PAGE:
Knox McCoy is the cohost of The Popcast with Knox and Jamie and author of The Wondering Years: How Pop Culture Helped Me Answer Life’s Biggest Questions.
For most of my life, pop culture and Christianity have resolved to exist separately together.
Though Christ figures and spiritual journeys were common enough pop culture tropes, the entertainment I was drawn to didn’t really concern itself with contemporary Christianity. And the Christianity around me stayed in relative cultural isolation, occasionally creating its own “popular culture” of music, literature, TV, and movies.
And mostly, this was a beneficial arrangement, a kind of peaceful truce.
Recently, though, as our cultural borders are blurring across spheres of society, the separate peace I enjoyed between the church I love and the entertainment I love began to crumble.
Growing up surrounded by both Southern Baptist and prosperity gospel principles, I’ve noticed the ethical fluidity that Christians can apply to money and wealth. Earlier this year, an Instagram account called “PreachersnSneakers” generated a firestorm of reaction when it highlighted certain evangelical pastors and their taste for expensive and culturally fashionable footwear. And for years, a similar ire has surrounded pastors who pay for private jets and mansions.
And now, this corner of the evangelical world—which sometimes feels like satire being played out in real life—has made its way to HBO, in its new series, The Righteous Gemstones.
Starring Danny McBride, Adam Devine, Edi Patterson, and the incomparable John Goodman, The Righteous Gemstones is a heightened look at a family of evangelical royalty. Think the Kennedys, but less polished, more Southern fried, and strategizing Jesus instead of politics.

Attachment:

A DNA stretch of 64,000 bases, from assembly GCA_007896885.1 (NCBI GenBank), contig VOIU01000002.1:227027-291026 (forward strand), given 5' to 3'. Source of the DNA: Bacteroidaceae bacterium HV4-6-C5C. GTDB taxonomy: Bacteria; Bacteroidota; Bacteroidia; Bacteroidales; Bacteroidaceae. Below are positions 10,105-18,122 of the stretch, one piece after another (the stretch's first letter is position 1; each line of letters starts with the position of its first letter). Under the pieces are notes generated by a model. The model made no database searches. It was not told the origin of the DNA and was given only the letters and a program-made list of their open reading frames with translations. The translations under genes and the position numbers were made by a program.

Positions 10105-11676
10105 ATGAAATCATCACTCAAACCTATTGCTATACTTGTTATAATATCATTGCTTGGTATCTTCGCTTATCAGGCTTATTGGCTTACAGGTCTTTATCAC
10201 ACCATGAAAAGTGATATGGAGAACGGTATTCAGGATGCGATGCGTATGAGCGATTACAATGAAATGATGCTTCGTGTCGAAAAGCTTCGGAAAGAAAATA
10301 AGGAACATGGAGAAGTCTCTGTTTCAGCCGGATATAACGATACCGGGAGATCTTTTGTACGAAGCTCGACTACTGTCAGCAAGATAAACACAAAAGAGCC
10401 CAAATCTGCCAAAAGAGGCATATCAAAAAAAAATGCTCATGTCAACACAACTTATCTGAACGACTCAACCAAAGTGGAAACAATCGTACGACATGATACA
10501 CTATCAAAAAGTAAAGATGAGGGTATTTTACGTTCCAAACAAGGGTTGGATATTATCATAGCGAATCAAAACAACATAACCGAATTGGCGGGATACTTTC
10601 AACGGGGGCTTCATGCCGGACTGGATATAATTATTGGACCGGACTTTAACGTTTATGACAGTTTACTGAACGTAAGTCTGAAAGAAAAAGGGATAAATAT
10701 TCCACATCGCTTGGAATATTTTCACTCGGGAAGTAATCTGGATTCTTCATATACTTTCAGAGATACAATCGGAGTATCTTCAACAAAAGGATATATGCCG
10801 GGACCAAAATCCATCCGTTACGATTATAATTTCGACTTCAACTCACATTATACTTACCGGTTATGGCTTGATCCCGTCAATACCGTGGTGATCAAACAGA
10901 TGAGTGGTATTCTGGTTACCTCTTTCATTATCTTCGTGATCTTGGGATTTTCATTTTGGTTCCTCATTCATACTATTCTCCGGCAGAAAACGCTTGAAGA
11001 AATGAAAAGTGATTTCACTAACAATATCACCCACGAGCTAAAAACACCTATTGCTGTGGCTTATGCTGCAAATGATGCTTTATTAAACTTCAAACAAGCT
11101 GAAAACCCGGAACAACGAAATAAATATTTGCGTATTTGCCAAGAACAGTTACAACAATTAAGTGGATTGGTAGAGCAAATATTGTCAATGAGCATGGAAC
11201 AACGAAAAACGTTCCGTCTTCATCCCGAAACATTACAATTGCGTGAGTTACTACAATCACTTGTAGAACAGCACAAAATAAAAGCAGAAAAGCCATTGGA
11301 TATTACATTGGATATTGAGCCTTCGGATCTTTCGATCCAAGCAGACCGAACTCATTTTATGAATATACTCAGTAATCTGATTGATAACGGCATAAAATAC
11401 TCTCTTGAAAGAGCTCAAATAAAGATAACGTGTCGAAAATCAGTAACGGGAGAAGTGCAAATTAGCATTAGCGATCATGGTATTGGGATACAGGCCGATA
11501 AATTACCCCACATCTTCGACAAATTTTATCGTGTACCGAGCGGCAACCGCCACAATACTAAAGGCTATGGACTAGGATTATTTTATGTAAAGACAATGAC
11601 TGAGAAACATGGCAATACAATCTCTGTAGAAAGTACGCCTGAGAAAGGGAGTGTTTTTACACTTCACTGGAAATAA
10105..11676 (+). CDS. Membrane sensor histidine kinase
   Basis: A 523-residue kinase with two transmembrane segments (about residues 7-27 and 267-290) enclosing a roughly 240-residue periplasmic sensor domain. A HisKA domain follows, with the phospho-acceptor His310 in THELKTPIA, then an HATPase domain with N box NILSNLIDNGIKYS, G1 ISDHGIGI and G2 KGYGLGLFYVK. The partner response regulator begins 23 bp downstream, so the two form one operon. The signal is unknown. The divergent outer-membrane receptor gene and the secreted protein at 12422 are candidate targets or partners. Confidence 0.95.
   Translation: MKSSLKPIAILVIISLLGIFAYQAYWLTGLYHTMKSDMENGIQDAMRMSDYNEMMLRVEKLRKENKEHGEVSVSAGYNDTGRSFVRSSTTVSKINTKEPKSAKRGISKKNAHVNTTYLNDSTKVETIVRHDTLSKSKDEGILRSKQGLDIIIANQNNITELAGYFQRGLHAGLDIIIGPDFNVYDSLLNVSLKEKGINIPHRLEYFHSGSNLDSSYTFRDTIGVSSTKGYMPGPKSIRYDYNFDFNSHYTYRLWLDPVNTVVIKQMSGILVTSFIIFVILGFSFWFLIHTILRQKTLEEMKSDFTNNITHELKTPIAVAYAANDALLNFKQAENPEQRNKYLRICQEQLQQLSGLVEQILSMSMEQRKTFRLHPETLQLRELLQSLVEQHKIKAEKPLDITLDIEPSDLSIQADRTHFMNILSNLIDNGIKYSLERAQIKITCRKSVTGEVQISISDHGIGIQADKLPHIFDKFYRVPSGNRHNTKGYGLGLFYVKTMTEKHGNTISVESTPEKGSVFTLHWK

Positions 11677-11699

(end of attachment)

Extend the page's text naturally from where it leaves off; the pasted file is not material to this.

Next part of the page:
As the series opens, they’ve just returned from a mission trip to China and they are settling in to the business of expanding their evangelical empire, but alas, for all of the characters, the seeds of struggle are coming to bear, culminating in Jesse Gemstone (McBride) being blackmailed for a tape showing him participating in some very unbiblical behavior.
Christian culture on TV
The arrival of Gemstones is exciting because, historically, we don’t have a ton of precedent when it comes to TV shows that aspire to authentically recreate the Christian subculture in popular culture.
Kevin (Probably) Saves The World on ABC and God Friended Me on CBS were two network comedy-dramas that debuted last year, somewhat on the tail of the supernatural-themed NBC hit The Good Place. As far as actually examining the life of a pastor and Christian family, Seventh Heaven would probably be the most straightforward example we’ve seen on TV.
The Righteous Gemstones, though, takes a less traditional and far less wholesome approach. In this respect, it skews more toward the Fleabag Season 2 template when it comes to considering religion.
Of course, every believer establishes their own boundaries around entertainment, and verses like Philippians 4:8 and Romans 12:1 have been used to justify and condemn a range of options. Like many HBO shows, there are more than enough content flags to keep The Righteous Gemstones off Christians’ TV lineups, and I understand and respect the impulse to avoid it altogether. The language is more locker room than fellowship hall, as are the visuals, which, in the pilot episode, include both male and female nudity.
But there are many Christians, myself included, whose Sunday plans include worship in the morning and an HBO series at night. And for us, The Righteous Gemstones raises issues beyond the television content warnings. This is a bawdy comedy about the church. Is it really okay to watch the body of Christ being played for laughs? What about when it’s a deeply flawed expression of the church that many of us would indeed condemn?
The richness and capability of this satire presents a complicated proposition. While some Christians declare any negative portrayal of the church as biased or an attack on our faith, there are also good reasons for us to be sensitive to Christianity being mocked. We know Christ loves the church fiercely, and we want to defend it as his expression and a force for good in the world. And we don’t want to see our God or our sincere faith belittled (I imagine that most people, faithful or not, would agree with that).
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Source: Christianity Today